James M. Jeffrey suicide death on Facebook live: How a boyfriend killed himself after a bad break up live in the latest trend of public suicide.
Also joining the ranks of public exhibition suicide is 49 year old Alabama man, James M. Jeffery who live streamed his suicide death on Facebook Live, Tuesday night.
A report via AL.com told of the 49 year old Robertsdale man fatally shooting himself on the social media outlet leading to shocked viewers calling 911.
Baldwin County Sheriff’s Office had already been contacted by Jeffrey’s ex-girlfriend, who said she was concerned he might harm himself following their breakup. At the time the boyfriend had failed to answer numerous phone calls from the concerned woman.
Revealed video, circa 6 minutes long prior to Jeffrey’s suicide shooting death showed him sitting in front of his laptop, drinking an Angry Orchard beer. Moments later after finishing his drink, having at one stage raised a toast to viewers, Jeffrey is seen calmly getting up before returning to shoot himself dead.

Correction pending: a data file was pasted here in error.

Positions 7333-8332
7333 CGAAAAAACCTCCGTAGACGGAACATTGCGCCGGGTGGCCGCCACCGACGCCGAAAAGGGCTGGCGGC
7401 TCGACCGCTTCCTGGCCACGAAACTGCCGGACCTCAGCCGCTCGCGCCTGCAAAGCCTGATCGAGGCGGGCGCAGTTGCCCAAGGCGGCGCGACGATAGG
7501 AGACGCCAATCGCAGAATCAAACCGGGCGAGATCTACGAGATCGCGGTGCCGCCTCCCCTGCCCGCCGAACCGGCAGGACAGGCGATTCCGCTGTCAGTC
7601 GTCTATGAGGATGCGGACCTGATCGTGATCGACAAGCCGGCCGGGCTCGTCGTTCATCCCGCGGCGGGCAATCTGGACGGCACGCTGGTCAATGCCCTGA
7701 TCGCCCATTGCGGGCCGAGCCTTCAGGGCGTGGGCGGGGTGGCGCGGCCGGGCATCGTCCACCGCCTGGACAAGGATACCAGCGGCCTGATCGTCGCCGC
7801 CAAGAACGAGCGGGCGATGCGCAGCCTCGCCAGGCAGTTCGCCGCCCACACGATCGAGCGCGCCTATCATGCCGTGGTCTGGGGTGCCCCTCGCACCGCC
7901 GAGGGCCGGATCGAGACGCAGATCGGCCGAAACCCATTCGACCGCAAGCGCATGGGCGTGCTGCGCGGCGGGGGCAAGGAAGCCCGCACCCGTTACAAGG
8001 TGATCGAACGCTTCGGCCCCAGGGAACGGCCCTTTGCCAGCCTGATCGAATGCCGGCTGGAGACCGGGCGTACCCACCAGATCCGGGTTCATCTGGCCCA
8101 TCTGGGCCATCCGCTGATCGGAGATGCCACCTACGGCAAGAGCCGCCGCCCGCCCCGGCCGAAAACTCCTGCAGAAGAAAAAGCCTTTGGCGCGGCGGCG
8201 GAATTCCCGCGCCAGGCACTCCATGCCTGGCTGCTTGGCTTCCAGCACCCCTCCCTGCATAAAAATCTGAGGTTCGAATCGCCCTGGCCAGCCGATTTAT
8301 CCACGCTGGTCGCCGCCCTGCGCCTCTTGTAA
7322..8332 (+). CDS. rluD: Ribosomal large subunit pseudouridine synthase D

By the time deputies arrived at the man’s home, the boyfriend was found mortally wounded.
James Jeffrey’s suicide death is one of a series of burgeoning deaths on the social media platform as ‘disturbed’/’distraught’ individuals seeking a kind of transcendence or celestial reverence play out their deep wounds on what has become the world’s largest effective public stage.
Baldwin County officers said that Jeffrey’s video was viewed more than 1,000 times before it was removed from Facebook two hours later.
‘This was a first for us,’ Baldwin County Sheriff’s Deputy Anthony Lowery told USA Today. ‘I hope this isn’t a trend starting. It’s one thing to commit suicide. It’s another thing to victimize other people.’
Facebook has not responded to the latest incident, but announced last month the company’s plans to create real-time suicide prevention tools on the site.
‘We have a lot of work and we will keep doing all we can to prevent tragedies like this from happening,’ Facebook CEO Zuckerberg said.
To date there had even been calls to take down the Facebook Live feature in a bid to rein in social media users’ temptation and ease of public behavior.
But that too might just be wishful thinking, with Leo Kelion, a technology-desk editor for the BBC, pointing out that Facebook has publicly declined discussing ‘the idea of scrapping’ Facebook Live altogether. With Twitter and YouTube, among others, offering rival live-streaming products, conceding doing so could put it at a disadvantage. Indeed….